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What Is a Reduced Relative Clause?

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Writers can reduce a relative clause if a preposition such as “in” or “on” follows it.
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  • Written By: Lee Johnson
  • Edited By: John Allen
  • Last Modified Date: 17 December 2014
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A reduced relative clause is a relative clause with the relative pronoun and the verb “be” omitted. For example, the sentence “the laptop that is on the desk” can be simplified to “the laptop on the desk” to make the relative clause a reduced relative clause. The relative clause can be reduced when the verb is progressive or passive and when it is followed by a prepositional phrase. It can also be reduced if a new subject and verb follows it. Writers and speakers cannot reduce the clause if it is followed by an adjective or a noun.

Writers or speakers can reduce a relative clause if a preposition such as “in” or “on” follows it. For example, the sentence “the books that are on the bookshelf” contains a relative clause with the preposition “on” following it. This means that the sentence can be stated with a reduced relative clause by removing the relative pronoun “that” and the conjugation of the to be verb “are.” The sentence would then become, “the books on the bookshelf.” The reduction of the clause makes the sentence more succinct and simpler without losing meaning.

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Grammatically correct reduction of a relative clause can also occur when the clause is followed by a passive verb. Passive verbs are verbs in which the object is acted on by the subject, as opposed to the subject acting on the object. For example, the sentence “the ball that was kicked by the man was orange” can be simplified using a reduced relative clause. The reduced version of the sentence reads “the ball kicked by the man was orange.”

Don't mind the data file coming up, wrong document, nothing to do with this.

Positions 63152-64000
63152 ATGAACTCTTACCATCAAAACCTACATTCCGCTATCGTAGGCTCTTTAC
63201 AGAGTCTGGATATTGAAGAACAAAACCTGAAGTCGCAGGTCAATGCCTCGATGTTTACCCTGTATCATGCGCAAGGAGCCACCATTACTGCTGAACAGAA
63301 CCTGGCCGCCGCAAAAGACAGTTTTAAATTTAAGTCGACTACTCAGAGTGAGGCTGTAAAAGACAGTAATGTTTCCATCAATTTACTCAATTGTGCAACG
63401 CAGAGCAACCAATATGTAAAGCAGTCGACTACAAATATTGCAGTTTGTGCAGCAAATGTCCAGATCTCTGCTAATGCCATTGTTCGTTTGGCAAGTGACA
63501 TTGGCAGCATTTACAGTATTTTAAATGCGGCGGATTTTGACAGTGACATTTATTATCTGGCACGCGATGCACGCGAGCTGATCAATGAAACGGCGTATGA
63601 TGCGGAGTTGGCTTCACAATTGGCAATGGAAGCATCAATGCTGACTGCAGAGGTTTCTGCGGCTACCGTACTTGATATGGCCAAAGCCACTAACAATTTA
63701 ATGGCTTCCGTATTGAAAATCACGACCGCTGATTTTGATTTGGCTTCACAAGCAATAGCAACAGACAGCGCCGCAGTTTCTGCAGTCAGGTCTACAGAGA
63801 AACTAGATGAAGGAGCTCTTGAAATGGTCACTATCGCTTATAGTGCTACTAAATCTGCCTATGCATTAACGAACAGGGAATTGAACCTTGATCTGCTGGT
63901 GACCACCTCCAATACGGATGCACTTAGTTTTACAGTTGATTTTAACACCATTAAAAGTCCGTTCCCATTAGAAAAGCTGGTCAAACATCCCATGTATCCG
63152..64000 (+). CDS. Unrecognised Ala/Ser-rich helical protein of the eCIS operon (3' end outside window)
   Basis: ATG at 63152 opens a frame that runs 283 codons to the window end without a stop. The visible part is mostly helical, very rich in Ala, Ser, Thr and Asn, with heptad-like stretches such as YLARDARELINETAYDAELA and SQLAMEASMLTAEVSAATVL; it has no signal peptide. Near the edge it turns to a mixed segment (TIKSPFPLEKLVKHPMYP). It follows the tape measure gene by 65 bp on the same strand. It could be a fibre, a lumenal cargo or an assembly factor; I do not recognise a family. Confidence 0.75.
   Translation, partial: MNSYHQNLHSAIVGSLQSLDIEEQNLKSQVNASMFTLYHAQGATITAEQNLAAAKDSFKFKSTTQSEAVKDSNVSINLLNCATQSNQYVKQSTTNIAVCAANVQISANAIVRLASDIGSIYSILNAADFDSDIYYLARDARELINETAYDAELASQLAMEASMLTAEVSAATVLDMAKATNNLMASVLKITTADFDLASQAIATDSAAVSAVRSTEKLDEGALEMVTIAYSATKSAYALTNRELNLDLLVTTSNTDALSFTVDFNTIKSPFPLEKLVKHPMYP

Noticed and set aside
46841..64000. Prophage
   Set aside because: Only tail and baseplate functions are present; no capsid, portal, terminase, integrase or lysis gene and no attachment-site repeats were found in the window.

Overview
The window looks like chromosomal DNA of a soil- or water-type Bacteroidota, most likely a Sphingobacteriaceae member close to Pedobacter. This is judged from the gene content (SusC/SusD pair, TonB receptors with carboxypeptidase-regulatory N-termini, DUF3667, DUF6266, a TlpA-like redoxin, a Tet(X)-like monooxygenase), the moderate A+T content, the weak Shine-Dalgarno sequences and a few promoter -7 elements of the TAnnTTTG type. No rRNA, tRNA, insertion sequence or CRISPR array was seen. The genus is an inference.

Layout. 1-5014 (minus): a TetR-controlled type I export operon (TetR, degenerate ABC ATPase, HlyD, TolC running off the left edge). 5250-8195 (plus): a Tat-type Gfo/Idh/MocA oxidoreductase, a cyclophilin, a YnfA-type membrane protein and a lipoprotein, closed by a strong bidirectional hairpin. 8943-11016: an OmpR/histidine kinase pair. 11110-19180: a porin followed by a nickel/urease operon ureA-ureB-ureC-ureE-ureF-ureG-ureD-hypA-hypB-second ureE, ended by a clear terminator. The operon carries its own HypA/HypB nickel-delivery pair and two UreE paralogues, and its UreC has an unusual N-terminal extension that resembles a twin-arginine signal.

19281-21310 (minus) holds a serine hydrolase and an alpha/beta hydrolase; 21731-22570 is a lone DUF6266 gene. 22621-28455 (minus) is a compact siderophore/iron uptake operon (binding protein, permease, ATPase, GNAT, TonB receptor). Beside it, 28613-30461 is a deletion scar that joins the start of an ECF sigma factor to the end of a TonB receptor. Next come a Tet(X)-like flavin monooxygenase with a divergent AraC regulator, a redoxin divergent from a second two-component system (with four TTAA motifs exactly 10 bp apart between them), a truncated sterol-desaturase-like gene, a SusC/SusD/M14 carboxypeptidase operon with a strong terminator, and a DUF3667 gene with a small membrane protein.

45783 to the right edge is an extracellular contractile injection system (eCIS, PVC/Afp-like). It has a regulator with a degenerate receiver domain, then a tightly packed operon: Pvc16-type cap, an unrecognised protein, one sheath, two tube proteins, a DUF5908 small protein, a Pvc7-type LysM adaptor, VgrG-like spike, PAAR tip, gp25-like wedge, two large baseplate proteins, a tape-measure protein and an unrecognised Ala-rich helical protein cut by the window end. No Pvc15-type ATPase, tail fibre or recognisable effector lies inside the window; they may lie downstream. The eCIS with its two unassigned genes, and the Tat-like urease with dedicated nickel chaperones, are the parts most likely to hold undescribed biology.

English language speakers can also use a reduced relative clause if the verb following the clause is progressive, such as the verb “shopping” or “arguing.” Progressive verbs end in “ing” and are ongoing, in the present continuous tense. For example, the relative clause sentence “the man who is arguing is my friend” can be reduced. The reduction involves removing the relative pronoun “who” and the to be verb “is,” as it always does. “The man arguing is my friend” is the reduced relative clause version of the example.

Some circumstances are not suitable for a reduced relative clause, such as those followed by an adjective or a noun. For example, the sentence “The book which is green is mine” cannot be simplified because the relative clause “which is” is followed by the adjective “green.” The incorrect, reduced relative clause version of the sentence would be “the book green is mine.” A sentence such as “the woman who is a nurse is working hard” cannot be simplified because the relative clause is followed by a noun. The incorrect version of the sentence would read “the woman a nurse is working hard.”

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